Y. Komada Meiji Pharmaceutical University, Tokyo, Japan
Keywords: sleepiness; sleep disorder; performance; traffic accident.
Introduction. Sleep is an important aspect of one’s daily life, and about one-third of a person’s life is spent sleeping. However, the proportion of people getting less than the recommended hours of sleep is increasing. Insufficient sleep is associated with modern lifestyle factors, such as psychological stress, electronic media use, sedentary behavior, and poor diet, and leads to sleepiness, cognitive dysfunction, and has adverse effects on performance at school and work.
Various methods have been developed to assess daytime sleepiness. The Multiple Sleep Latency Test (MSLT) is a gold standard for objectively quantifying sleepiness. The Psychomotor Vigilance Task (PVT) is an objective measurement that examines accuracy and speed of the task. The Epworth Sleepiness Scale (ESS) subjectively assesses sleepiness. It is also important to diagnose excessive sleepiness because it is associated with morbidity and increased mortality.
Insufficient sleep and daytime sleepiness. A total of 1243 patients, who visited an outpatient clinic in Tokyo, Japan, over one year and presented excessive daytime sleepiness as the chief complaint, were retrospectively investigated. Diagnoses based on the International Classification of Sleep Disorders identified based on the results of a polysomnography, MSLT, ESS, and medical interview were sleep apnea (34.7%), hypersomnia (10.9%), narcolepsy (8.8%), insufficient sleep syndrome (7.1%), and circadian rhythm sleep disorder (6.1%). Insufficient sleep syndrome was the fourth most prevalent diagnosis among patients with excessive daytime sleepiness.
Participants’ scores on the ESS indicated that insufficient sleep syndrome scored lower than that for narcolepsy and hypersomnia but higher than that for sleep apnea and circadian rhythm sleep disorder. About 22% of patients with insufficient sleep syndrome reported having accidents or near-miss accidents in the past 5 years, and this group showed higher ESS scores than the group that did not report any accidents.
The results indicate that a large number of patients were unaware that their sleep duration was insufficient and that people with severe cases of sleep disorder are at high risk of accidents .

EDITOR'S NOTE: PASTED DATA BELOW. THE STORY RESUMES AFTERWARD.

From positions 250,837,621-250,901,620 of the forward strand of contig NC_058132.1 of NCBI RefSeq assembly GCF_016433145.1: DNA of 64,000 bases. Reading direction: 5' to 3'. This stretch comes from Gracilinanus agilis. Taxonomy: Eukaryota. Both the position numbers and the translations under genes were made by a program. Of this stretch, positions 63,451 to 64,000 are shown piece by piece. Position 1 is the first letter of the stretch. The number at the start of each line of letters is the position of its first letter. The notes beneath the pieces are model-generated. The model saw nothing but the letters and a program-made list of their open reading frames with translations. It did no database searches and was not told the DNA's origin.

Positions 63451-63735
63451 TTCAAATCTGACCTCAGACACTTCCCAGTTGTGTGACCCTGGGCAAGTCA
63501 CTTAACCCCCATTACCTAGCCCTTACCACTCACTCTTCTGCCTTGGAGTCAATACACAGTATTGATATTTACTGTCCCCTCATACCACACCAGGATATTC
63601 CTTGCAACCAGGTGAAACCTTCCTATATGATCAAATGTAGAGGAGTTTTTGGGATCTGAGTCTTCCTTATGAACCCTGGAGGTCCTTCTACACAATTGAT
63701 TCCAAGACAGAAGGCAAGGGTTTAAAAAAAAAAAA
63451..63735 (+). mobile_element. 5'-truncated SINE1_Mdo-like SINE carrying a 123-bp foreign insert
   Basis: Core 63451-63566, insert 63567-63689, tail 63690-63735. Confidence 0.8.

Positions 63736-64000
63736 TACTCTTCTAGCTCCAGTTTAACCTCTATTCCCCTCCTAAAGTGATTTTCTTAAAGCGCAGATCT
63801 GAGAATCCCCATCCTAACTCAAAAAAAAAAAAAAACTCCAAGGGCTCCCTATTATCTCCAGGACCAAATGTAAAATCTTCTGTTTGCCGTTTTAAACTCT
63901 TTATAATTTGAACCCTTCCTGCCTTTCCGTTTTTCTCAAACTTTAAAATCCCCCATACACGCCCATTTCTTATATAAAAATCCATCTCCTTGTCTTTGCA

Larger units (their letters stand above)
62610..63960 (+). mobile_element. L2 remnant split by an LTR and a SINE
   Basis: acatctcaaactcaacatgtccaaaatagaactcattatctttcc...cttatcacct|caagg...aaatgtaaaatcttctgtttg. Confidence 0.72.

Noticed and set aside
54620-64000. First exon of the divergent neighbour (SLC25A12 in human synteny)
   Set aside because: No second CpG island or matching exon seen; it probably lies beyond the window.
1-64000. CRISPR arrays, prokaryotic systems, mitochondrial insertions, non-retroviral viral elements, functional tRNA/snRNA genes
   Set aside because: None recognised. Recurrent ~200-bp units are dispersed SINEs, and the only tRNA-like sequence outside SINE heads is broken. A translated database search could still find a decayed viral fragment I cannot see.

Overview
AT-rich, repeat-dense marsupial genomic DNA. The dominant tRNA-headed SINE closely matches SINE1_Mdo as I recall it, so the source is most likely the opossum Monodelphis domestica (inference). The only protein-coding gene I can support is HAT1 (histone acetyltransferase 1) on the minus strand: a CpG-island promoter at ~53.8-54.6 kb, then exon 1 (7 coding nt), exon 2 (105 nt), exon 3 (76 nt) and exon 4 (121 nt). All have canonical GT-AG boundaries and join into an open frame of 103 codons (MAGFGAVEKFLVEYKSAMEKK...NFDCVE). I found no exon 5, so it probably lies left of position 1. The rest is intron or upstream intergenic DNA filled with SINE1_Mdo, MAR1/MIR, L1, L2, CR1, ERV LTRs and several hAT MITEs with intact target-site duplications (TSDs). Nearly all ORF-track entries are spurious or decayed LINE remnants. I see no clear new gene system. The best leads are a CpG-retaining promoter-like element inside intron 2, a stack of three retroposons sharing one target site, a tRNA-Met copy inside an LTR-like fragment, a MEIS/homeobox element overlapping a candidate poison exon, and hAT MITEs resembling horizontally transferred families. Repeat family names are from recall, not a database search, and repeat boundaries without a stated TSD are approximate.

Sleepiness and accidents. Findings of a well-controlled laboratory experiment suggest that chronic restriction of sleep to 6 h or less per night can seriously impair neurobehavioral functions (as measured by the PVT), while subjects were largely unaware of their sleepiness (as measured by the ESS) and increasing cognitive deficits . We investigated the rate of motor vehicle accidents in the preceding 5 years among Japanese male drivers with sleep apnea syndrome (n = 616, average age: 46.3 (SD: 10.1) years) and age-matched male controls (n = 600). The odds ratio of accidents in the patients group compared to the control group was 2.36. A multivariate logistic regression analysis revealed that accidents were significantly associated with either subjective sleepiness beyond normal limits (ESS ≥ 11) or with serious respiratory disorders (apnea hypopnea index: AHI ≥ 40). AHI scores were significantly higher in the group with two or more accidents in the past 5 years than in the group with only one accident, despite the ESS score in the former group being significantly lower. The results suggest that self-reported measures tend to underestimate the severity of sleepiness .
Sleepiness among children and adolescents. The ESS is considered a sensitive measure of daytime sleepiness; however, because the aspects measured in the ESS concern adults (e. g. driving, attending a meeting), the scale is not applicable to younger age groups. Thus, the Pediatric Daytime Sleepiness Scale (PDSS) was developed based on the ESS, which was applicable to school-aged children and adolescents. The PDSS was translated into several languages, including Russian  and Japanese . We conducted a survey using the Japanese version of PDSS with 493 students aged 11–16 years (46.2% boys). Results showed that age was significantly correlated with the PDSS-J score (Pearson’s r = 0.53, p = 0.001). A multivariate logistic regression analysis revealed that both sleep duration on school days (OR = 0.74, 95% CI: 0.61–0.90, p = 0.002) and social jetlag, which is misalignment between mid-sleep on weekday and mid-sleep on weekends, (OR = 1.31, 95% CI: 1.04–1.67, p = 0.002) were significantly associated with daytime sleepiness (PDSS score ≥ 15), after adjusting for age and sex. Interestingly, PDSS-J scores were significantly higher in the group with greater social jetlag with or without sufficient sleep duration than in the group with sufficient sleep duration and less social jetlag.
Conclusion. Insufficient sleep syndrome and sleep apnea syndrome seriously impair waking neurobehavioral function and cause traffic accidents in healthy adults. Results suggested that participants were largely unaware of increasing cognitive deficits, which may explain why the impact of chronic sleep impairment on cognitive functions is often assumed to be benign.
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